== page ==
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Negotiating Aircraft Sales

Marwan Lahoud
Former Chief Strategy and Marketing Officer at Airbus & Former CEO at MBDA

Learning outcomes

  • How you’re representing the firm to the customer and the customer internally in your firm as a salesman

Executive Bio

Marwan Lahoud

Former Chief Strategy and Marketing Officer at Airbus & Former CEO at MBDA

From 2007 to 2017 Marwan served as Chief Strategy and Marketing Officer of Airbus and was a member of the Group Executive Committee. Marwan is credited with having been the chief architect behind the creation of both Airbus and MBDA and also a key individual in the decision to re-engine the A320ceo to launch the A320neo. He led the strategic and international development of Airbus to position it as a global enterprise: during his tenure, the order book of the business grew from €265bn to more than €1,000bn. Previously, Marwan served as CEO of MBDA, the global missile systems company jointly owned by Airbus, BAE Systems and Leonardo. Having begun his career at the French Ministry of Defense in 1989, Marwan was appointed Special Advisor to the Ministry in 1995. Read more

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Interview Transcript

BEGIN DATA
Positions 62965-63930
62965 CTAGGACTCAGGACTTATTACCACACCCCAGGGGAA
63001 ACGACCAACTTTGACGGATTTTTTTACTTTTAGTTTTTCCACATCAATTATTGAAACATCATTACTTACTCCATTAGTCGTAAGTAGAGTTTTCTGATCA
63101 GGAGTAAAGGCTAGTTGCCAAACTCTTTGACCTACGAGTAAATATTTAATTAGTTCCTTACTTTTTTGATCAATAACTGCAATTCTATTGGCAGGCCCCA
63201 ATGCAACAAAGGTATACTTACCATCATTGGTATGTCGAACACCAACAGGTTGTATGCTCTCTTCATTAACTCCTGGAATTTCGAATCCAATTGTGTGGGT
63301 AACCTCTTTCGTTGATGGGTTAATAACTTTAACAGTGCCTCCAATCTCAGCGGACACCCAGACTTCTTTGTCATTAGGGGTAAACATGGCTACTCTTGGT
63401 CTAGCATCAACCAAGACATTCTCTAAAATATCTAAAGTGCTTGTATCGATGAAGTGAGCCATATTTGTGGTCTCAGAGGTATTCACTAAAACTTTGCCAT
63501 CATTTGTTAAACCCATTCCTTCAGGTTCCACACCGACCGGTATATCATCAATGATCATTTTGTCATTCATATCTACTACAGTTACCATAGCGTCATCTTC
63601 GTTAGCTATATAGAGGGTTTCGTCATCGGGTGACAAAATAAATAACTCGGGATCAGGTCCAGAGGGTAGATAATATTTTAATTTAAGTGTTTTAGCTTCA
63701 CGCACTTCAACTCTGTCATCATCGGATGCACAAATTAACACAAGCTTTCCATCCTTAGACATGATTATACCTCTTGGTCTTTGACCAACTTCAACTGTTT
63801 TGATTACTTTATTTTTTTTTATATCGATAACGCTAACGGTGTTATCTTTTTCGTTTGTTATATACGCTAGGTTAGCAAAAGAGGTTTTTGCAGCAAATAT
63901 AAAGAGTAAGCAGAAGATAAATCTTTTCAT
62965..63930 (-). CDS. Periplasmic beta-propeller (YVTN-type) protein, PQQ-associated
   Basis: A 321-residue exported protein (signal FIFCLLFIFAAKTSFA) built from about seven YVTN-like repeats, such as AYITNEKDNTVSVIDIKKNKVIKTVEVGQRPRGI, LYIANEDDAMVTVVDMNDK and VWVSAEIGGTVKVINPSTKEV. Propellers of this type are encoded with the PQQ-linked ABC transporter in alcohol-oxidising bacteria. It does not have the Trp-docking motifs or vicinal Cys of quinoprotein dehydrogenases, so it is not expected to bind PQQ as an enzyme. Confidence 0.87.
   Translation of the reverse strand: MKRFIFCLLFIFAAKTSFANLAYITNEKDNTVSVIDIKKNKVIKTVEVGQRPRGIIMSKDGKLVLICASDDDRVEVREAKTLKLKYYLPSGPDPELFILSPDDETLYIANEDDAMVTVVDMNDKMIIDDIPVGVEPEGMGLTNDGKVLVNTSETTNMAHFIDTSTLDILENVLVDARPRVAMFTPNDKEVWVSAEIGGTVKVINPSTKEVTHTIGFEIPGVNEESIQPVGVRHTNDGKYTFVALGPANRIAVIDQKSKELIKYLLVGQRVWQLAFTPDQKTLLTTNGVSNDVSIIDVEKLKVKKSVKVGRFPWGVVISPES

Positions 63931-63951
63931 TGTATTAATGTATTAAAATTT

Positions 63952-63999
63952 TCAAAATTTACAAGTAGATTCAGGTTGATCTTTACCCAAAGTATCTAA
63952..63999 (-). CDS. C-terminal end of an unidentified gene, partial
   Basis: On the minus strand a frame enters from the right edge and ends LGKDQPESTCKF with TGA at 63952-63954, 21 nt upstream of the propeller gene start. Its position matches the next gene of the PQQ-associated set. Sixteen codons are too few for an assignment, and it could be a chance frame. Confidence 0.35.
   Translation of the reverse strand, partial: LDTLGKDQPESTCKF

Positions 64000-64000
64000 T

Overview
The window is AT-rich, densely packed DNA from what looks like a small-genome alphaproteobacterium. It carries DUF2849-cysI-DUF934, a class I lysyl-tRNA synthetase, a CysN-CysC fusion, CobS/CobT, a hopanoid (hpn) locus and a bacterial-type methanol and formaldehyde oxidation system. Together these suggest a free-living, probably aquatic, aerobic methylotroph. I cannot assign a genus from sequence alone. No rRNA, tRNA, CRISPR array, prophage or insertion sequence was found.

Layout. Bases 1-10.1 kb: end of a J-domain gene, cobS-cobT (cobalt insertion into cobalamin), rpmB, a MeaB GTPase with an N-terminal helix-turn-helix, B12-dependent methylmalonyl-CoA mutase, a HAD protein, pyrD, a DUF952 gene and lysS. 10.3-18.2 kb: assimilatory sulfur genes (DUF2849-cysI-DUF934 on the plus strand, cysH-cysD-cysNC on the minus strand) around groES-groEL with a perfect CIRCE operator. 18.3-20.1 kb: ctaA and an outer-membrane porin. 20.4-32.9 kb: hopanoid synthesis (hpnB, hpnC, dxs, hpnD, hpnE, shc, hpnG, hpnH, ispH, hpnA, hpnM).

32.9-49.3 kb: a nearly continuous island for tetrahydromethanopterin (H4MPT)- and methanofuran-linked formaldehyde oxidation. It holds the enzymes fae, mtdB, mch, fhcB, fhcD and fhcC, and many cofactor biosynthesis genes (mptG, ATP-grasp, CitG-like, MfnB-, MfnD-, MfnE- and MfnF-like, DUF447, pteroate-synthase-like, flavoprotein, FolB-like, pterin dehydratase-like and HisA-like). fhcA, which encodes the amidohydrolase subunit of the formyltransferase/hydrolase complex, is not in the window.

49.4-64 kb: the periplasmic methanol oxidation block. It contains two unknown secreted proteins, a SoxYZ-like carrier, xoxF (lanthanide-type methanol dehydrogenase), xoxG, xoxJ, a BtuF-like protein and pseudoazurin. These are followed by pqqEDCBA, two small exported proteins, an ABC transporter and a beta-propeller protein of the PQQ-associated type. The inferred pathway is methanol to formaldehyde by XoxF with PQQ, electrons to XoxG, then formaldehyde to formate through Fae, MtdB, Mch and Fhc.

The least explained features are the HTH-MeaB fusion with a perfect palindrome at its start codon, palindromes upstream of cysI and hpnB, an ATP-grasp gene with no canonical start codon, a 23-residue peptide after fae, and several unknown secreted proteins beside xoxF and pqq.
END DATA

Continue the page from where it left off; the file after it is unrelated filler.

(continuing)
When looking at selling the aircraft, to airlines, walk me through how you would pitch the 320 versus the 737. Or just the negotiation and the selling process, of such a product, and what lessons you can drive for working professionals, from that.We’re talking about a duopoly. The products are very well-known by the airlines. If I were in the shoes of an airline, I would keep asking Airbus and Boeing to make offers. What is the difference? What makes the difference is, you need to use your strengths. What are the strengths of the 320? The strengths of the 320 are the product range, the family. The successful planes are the larger ones, which is the 321, today. Not long ago, the 319 was a great success. It depends, very much, on where jet fuel prices are. Then it’s a matter of what concessions you are making to the airline. What is the cost of ownership? How are you supporting the sale? It’s a long, long process. At the end of the day, it’s a small market. How many airlines are there in the world? Let’s say there are 100 players. There are more but, basically, the market makers. Two airframers and, in the short range, two engine makers, in the long range, two engine makers. So it’s very personal and very much linked to interpersonal relationships. This is why you need to have the best sales people and you have to be very much involved yourself.From Enders to the sales guy, we were involved, at some stage, in the sales process, depending on the airlines. We knew we had our sweet spots and areas to avoid.What do you think defines a great salesman?It’s negotiation, mainly. When you are talking to the customer, you are representing your firm. When you are talking inside your firm, you are representing the customer. In both cases, you put yourself in the shoes of the other guy.But you also need to be humble, as well, to do that and put your ego to the side.You have to be humble; you have to be very flexible and you have to be patient. Patience is of the essence. You need to know when to ask the crucial question. The crucial question is, are you going to take this plane or not? Once the guy tells you no, you’re lost.
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